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ARS Home » Pacific West Area » Davis, California » Western Human Nutrition Research Center » Immunity and Disease Prevention Research » Research » Publications at this Location » Publication #371751

Research Project: Impact of Diet on Intestinal Microbiota, Gut Health and Immune Function

Location: Immunity and Disease Prevention Research

Title: Estimated daily Lactose consumption in healthy U.S. adults in relation to lactase persistence genotype (rs4988235)

item Chin, Elizabeth
item Huang, Liping
item BOUZID, YASMINE - University Of California, Davis
item ARSENAULT, JOANNE - University Of California, Davis
item Stephensen, Charles
item Lemay, Danielle

Submitted to: Current Developments in Nutrition
Publication Type: Abstract Only
Publication Acceptance Date: 3/1/2020
Publication Date: N/A
Citation: N/A

Interpretive Summary:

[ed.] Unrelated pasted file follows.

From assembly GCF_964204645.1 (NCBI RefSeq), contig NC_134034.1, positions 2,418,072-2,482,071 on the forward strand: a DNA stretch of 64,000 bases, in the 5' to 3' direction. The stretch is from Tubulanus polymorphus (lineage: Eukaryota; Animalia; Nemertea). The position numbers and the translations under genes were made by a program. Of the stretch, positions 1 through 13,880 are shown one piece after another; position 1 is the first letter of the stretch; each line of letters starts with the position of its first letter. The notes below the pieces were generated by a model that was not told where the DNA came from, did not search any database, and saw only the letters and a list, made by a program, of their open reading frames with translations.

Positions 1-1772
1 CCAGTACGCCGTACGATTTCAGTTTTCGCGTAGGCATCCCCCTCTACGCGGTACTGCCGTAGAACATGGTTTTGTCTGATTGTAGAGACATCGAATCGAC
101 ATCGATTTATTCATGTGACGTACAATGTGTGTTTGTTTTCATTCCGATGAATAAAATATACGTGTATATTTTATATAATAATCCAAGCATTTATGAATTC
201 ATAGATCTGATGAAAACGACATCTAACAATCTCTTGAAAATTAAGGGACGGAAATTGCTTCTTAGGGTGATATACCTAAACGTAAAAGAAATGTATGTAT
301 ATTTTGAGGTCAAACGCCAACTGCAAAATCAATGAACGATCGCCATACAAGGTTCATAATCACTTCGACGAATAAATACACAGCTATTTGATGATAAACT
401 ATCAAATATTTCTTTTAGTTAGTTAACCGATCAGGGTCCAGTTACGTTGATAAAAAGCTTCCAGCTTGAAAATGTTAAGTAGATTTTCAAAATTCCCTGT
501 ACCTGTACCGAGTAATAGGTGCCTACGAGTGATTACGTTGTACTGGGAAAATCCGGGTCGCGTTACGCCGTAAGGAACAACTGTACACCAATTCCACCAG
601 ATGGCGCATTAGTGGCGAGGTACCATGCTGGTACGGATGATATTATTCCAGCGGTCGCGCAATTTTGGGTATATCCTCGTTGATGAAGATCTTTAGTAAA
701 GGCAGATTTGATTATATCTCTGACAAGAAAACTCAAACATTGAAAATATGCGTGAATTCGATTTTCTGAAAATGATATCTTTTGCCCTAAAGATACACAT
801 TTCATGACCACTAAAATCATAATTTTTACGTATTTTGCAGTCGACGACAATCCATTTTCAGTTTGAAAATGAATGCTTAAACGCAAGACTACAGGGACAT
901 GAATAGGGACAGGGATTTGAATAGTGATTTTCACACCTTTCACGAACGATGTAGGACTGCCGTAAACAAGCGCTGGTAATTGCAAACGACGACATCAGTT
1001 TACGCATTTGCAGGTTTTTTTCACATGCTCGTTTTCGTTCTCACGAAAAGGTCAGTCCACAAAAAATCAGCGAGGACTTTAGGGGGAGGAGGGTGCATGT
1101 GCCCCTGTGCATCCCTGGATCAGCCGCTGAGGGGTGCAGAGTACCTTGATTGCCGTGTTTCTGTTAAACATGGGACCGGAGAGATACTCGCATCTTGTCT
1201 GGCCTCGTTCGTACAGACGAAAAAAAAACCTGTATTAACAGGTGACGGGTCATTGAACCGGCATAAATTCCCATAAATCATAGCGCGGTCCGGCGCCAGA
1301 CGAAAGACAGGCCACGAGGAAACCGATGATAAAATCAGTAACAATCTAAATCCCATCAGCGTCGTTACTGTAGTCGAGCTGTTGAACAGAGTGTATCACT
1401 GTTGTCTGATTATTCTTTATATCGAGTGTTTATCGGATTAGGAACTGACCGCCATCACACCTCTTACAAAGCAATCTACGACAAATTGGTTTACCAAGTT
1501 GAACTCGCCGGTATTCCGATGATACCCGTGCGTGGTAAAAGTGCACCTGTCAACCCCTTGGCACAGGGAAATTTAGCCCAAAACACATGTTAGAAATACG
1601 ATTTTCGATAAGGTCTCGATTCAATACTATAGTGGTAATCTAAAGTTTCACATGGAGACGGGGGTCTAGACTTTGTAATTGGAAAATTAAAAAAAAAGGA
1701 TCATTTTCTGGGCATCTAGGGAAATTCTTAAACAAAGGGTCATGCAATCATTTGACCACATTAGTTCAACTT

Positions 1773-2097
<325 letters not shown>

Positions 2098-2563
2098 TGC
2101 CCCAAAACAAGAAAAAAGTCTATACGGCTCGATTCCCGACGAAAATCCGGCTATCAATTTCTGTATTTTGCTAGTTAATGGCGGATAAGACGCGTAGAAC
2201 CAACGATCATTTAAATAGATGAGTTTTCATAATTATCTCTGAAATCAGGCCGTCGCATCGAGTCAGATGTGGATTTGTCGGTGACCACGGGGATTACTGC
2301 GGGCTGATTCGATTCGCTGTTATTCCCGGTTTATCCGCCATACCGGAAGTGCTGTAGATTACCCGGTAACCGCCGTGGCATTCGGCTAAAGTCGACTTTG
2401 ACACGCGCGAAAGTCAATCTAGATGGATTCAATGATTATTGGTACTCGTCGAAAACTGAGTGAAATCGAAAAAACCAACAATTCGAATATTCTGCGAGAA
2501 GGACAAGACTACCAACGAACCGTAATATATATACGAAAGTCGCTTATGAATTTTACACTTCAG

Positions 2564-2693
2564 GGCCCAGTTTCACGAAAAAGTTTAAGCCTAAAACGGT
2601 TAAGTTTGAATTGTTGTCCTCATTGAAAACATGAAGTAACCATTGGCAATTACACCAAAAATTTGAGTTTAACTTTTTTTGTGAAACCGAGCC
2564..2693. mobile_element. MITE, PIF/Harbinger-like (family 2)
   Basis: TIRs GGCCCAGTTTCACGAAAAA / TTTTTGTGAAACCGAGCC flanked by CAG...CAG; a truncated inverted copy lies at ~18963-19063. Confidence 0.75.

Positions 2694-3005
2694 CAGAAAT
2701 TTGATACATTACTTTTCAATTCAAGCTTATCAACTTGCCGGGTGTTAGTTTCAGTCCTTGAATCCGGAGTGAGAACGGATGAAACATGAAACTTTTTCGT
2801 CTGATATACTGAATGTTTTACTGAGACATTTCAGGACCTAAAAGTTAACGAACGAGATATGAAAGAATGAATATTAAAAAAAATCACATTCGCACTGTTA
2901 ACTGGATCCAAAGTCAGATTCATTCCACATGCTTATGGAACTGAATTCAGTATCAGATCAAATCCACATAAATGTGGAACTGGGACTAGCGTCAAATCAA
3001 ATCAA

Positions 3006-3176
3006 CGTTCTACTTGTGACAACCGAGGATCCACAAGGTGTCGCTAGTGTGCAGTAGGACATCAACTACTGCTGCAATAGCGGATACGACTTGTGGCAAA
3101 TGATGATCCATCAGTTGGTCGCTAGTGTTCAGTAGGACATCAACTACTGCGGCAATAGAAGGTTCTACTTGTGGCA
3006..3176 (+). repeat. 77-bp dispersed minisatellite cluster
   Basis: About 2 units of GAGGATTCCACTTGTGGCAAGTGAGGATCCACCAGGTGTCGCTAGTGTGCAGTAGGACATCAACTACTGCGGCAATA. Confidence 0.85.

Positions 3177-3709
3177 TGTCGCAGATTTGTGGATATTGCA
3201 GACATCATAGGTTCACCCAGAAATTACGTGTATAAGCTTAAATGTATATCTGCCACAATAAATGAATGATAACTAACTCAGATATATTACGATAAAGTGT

Technical Abstract: Objective: Lactase persistence (LP), a heritable trait in which lactose can be digested throughout adulthood, is often used to predict dairy intake. However, it is currently unknown how LP relates to daily lactose consumption in healthy US adults. The objective of the study was to estimate lactose from foods reported in the Automated Self-Administered 24-Hour Dietary Assessment Tool (ASA24) and to compare lactose and total dairy consumption in relation to LP genotypes. Methods: ASA24 dietary data were collected from healthy Caucasians and Hispanics (n = 215) genotyped for the lactase persistence SNP ID: rs4988235. ASA24 outputs servings of dairy but not the nutrient lactose. Lactose was estimated by matching ASA24-reported foods to foods in the Nutrition Coordinating Center Food and Nutrient Database, which includes lactose. Analysis of covariance was used to identify whether genotype influenced lactose and total dairy consumption with total energy intake and weight as covariates. Pairwise testing was conducted on the adjusted means using the Tukey adjustment to correct for multiple testing. Results: Median lactose consumption for subjects with the AA genotype (homozygous LP) was 12.08g (min: 0.91g, max: 81.85g), 10.05g (min: 0.46g, max: 45.82) for subjects with the AG genotype (heterozygous LP), and 8.97g (min: 0.47, max: 38.96g) for subjects with the GG genotype (homozygous lactase non-persistent). AA subjects consumed more lactose than GG subjects (p = 0.024). When stratifying by sex, there were no significant differences among genotypes in women although GG women consumed the least amount of lactose compared to AA and AG women. AA men consumed more lactose than AG (p = 0.028) and GG men (p = 0.032). Subjects with the AA genotype consumed the most, and GG subjects the least amount of dairy. However, there were no significant differences in total dairy consumption among genotypes. Conclusions: The median amount of lactose consumed daily by healthy adults is 9-12 g/day with higher consumption by those with an LP genotype. Total dairy intake was not significantly influenced by genotype, highlighting the value in specifically estimating lactose consumption. Maximal lactose intake by lactase non-persisters exceeding 15g/day suggests alternate routes of lactose catabolism. Funding Sources: The California Dairy Research Foundation and the United States Department of Agriculture, Agricultural Research Service Acknowledgements: We thank Dr. Ellen Bonnel, Eduardo Cervantes, Dustin Burnett, MS, RD, and Annie Kan for their assistance with subject recruitment and dietary data cleaning, and Catherine Kirschke and Yining Wang for their work on genomic DNA purification and genotyping assays.